There are some who believe that discrimination doesn’t exist. Those people opine that cries of discrimination–on whatever basis–merely are imagined slights, rather than a result of purposeful bias. The truth is, regardless of how far our society has come from days of overt discriminatory acts, discrimination continues today. By discrimination, I mean actions taken with the intent to treat a person or group of people differently because of their fill-in-the-blank (e.g., race, color, national origin, religion, sexual preference, etc.).
The 2016 election is significant for many reasons, not the least of which is how the United States will address conflicts throughout Asia, the Middle East and Eastern Europe. While some of those issues may impact our country for decades going forward, it is unlikely. Given the current state of affairs, it is more likely that the next POTUS will be able to direct the path of our nation for decades to come through his or her appointment of at least one, or more, Supreme Court Justice. Justice Kennedy, a swing vote in several cases, was appointed by President Ronald Regan and has sat on the high-court for nearly 30 years. That’s right, if you are 60 years old, Justice Kennedy has been an active Supreme Court Justice for half of your life.
To some, the rule of law is about being politically correct and socially progressive. To others, the Supreme Court is seen as an antiquated and outdated institution. To me, the high court is needed to ensure the rights afforded to citizens remain unabridged, even by the rulings of other courts.
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A federal appeals court has ruled that a Texas voter ID law has a discriminatory effect on minority voters, and it has ordered a lower court to devise a remedy before the November elections.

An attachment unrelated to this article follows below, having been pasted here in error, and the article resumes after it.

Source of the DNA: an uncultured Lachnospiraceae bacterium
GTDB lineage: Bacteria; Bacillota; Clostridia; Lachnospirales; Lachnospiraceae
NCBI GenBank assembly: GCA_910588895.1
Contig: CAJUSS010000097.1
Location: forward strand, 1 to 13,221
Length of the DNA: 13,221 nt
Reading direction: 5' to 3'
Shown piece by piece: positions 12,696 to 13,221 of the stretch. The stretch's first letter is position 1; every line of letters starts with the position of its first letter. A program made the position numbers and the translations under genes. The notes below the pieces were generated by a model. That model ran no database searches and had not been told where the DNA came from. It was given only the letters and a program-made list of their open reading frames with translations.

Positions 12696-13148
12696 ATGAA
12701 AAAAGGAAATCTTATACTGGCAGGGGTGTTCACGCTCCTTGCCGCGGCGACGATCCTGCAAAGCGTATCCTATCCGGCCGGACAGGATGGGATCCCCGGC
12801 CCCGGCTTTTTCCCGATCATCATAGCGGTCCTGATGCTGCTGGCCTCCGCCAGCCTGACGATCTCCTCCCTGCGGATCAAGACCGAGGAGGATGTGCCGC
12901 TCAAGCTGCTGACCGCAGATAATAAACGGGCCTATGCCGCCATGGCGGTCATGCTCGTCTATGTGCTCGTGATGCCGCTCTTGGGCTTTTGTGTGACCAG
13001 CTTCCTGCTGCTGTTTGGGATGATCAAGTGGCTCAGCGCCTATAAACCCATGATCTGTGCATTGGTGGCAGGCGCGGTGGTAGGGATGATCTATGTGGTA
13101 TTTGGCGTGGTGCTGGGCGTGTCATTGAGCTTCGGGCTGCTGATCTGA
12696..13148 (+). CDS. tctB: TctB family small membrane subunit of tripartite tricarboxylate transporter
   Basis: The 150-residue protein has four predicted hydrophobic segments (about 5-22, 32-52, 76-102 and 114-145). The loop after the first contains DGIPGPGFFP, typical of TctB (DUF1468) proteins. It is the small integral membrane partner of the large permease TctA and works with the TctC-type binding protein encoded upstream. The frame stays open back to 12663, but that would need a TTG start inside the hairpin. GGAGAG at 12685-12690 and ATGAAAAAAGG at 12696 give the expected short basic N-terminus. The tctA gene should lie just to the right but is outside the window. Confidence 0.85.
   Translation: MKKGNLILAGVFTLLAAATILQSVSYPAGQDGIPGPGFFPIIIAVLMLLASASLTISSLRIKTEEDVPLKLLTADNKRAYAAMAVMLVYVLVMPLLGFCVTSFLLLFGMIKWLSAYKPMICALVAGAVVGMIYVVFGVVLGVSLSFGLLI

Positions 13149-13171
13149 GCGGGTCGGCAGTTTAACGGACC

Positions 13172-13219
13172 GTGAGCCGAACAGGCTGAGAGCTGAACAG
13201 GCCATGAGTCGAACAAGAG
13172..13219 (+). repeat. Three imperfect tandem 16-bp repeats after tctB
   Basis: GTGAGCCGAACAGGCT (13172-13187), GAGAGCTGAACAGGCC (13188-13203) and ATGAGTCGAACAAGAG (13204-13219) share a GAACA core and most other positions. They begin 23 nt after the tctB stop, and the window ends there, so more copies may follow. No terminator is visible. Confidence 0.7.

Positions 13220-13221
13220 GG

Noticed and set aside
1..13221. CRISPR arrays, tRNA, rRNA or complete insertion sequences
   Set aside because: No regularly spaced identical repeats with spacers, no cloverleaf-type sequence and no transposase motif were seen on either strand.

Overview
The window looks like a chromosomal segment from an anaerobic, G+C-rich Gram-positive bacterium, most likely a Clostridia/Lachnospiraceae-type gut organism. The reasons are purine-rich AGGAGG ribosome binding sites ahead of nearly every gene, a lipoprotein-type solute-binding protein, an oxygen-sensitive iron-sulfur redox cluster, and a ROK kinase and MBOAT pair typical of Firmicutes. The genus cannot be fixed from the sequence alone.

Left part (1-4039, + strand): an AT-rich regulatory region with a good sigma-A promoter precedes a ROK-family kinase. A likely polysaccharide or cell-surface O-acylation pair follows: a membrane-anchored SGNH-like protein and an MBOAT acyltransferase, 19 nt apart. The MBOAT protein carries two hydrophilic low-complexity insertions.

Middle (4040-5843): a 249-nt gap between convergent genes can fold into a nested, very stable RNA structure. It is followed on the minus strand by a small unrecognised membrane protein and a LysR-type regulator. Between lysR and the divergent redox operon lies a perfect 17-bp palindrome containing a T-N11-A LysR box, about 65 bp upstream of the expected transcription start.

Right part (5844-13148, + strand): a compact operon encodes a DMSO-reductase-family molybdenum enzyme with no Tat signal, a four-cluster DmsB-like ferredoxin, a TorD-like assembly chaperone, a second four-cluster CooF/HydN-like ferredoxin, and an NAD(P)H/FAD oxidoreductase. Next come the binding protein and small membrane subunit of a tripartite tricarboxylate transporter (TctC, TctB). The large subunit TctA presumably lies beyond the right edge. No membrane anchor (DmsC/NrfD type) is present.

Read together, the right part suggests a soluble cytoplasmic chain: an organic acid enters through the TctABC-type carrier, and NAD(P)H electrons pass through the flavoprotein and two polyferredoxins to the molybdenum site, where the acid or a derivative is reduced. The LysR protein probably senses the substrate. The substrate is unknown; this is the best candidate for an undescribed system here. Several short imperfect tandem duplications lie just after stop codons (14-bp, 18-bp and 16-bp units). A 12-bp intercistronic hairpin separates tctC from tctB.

A district court had found not only that the law discriminated, but that it was intentionally designed to do so. The 5th U.S. Circuit Court of Appeals saw some flaws in that conclusion and instructed the lower court to reconsider that element of the case and rule again — preferably after Election Day.
The judges also ruled that the law is not a poll tax and declined to consider whether the law puts an unconstitutional burden on the right to vote.
The Texas voter ID law requires voters to present an approved ID card before voting. It has been controversial ever since it was passed in 2011. NPR’s Pam Fessler explained why earlier this year:
“Part of that has to do with the type of photo IDs the Legislature designated as legitimate. For example, military IDs and concealed handgun carry permits — they’re lawful to vote. But state employee photo IDs and university photo IDs are not.
“So in federal court, the plaintiff’s lawyers have argued successfully that the Legislature approved ID cards that were more likely to be held by white Republican voters and excluded IDs that were more likely to be held by minority Democrats.”
The legal dispute has stretched on for years, as The Two-Way reported in April:
“The Texas law first took effect in 2011; a judge’s order later struck it down, but that order has been on hold since October of 2014.
“Last summer, a three-judge panel from the 5th Circuit ‘ruled unanimously that the law does not equate to a “poll tax” but does discriminate against minority voters,’ as the Two-Way reported. After that ruling, the case was put before the full 5th Circuit for review.”
This spring, the U.S. Supreme Court gave the 5th Circuit a deadline of July 20 to rule on the case. As NPR’s Nina Totenberg has reported, the deadline was motivated by suspicion that the 5th Circuit might have been “dragging its feet” to keep the law in effect until after the election. The idea, Nina says, was that a ruling by Wednesday “would leave enough time for the Supreme Court to decide whether to block the law for the upcoming election.”
In its decision Wednesday, the 5th Circuit called for the lower court to change the law in a way that “disrupts voter identification rules for the 2016 election season as little as possible” — but it said some changes were necessary to keep the law from discriminating against minorities.
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